Photo Gallery: Volcanoes
A bright bolt of lightning crackles within the ash cloud from the eruption of the Eyjafjallajökull volcano in Iceland in April 2010. Volcanic lightning occurs when roiling ash particles rub against each other and become electrically charged
Mount Semeru, seen with an ash plume, is the highest volcano on the Indonesian island of Java and has been in a constant eruption since 1967. It lies at the southern end of the Tengger caldera, which contains smaller volcanoes Mount Bromo and Mount Batok (both seen in the foreground), and several others.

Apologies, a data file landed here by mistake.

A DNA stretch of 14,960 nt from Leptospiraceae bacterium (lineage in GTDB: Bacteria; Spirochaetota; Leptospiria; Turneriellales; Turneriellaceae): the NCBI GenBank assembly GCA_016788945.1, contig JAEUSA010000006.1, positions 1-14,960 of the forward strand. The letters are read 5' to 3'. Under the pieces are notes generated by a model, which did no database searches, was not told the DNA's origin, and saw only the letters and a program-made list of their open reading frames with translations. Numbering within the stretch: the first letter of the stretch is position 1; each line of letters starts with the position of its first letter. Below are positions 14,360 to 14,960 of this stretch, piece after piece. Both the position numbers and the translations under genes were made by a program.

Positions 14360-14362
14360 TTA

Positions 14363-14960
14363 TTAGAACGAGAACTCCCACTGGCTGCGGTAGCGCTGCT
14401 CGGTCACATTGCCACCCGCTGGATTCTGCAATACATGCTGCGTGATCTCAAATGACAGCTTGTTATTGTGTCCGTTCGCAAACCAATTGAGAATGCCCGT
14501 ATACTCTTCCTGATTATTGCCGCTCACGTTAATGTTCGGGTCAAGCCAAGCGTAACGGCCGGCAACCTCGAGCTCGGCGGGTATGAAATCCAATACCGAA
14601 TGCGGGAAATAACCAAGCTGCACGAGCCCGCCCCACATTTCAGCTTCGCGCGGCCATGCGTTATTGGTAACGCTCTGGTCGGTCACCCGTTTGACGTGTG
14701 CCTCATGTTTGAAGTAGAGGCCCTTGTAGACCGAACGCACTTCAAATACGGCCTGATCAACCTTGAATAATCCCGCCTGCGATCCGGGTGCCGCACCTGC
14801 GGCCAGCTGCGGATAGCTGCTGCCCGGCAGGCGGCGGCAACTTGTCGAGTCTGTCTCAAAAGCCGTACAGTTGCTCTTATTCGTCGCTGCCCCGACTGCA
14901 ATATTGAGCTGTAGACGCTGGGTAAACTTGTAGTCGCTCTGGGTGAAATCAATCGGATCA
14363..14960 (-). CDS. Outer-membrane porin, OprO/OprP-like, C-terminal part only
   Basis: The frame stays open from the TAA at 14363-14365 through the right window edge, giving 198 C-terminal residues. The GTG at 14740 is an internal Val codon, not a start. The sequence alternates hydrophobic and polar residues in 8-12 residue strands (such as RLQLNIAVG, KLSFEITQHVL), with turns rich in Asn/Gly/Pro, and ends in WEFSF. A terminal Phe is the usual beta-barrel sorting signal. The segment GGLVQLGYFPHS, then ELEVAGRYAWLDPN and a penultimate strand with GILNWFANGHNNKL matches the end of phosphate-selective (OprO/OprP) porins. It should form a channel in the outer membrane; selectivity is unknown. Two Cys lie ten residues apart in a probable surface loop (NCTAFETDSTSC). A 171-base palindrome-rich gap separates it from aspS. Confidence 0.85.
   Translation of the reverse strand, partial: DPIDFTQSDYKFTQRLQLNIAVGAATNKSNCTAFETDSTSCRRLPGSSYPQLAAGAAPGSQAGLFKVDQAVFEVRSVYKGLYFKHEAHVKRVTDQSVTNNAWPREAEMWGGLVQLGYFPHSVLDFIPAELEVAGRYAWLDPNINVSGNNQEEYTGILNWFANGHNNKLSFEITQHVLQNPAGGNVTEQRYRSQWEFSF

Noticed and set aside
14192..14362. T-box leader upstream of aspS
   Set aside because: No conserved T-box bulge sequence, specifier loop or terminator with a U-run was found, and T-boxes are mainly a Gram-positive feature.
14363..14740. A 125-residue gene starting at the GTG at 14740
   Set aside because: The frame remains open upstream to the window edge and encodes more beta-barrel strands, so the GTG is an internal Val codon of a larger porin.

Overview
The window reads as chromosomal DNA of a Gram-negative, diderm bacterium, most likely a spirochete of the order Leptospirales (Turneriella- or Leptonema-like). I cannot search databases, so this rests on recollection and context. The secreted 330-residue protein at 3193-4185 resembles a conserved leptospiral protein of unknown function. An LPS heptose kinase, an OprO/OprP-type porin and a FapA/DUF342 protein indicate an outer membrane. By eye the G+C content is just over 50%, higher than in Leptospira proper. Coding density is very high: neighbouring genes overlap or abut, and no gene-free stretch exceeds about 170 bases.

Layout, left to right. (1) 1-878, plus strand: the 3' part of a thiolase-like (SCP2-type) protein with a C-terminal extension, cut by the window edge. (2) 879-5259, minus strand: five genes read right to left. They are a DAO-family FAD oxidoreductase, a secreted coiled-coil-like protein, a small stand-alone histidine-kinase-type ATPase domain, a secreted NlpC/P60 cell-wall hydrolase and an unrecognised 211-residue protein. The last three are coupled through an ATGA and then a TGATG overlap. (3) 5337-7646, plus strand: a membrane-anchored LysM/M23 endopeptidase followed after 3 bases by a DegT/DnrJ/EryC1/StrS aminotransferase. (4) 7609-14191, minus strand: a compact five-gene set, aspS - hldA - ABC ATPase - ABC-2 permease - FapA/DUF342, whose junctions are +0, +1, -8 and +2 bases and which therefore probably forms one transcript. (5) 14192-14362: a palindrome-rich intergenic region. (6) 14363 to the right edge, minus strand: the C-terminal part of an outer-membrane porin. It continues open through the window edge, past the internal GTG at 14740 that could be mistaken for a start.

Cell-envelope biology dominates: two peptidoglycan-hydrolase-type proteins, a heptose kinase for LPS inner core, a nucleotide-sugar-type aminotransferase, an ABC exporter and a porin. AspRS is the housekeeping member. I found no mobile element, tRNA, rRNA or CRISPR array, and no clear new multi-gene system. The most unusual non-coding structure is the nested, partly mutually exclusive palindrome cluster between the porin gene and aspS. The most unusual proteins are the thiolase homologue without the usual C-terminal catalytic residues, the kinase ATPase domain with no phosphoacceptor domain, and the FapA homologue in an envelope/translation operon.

Perched above the lighted city of Catania, Italy, Mount Etna hurls a fountain of fire skyward as rivers of lava spill down its flanks. In spite of its dazzling displays, Mount Etna is a relatively safe volcano with rare, compact eruptions and slow-flowing lava that gives people a chance to escape.
A volcanic eruption and the eruption of light from charged particles in the atmosphere—called the Northern Lights—occur at the same time in Iceland. The island nation was created by volcanic activity and today has 35 active volcanoes, which provide the country with plentiful geothermal power.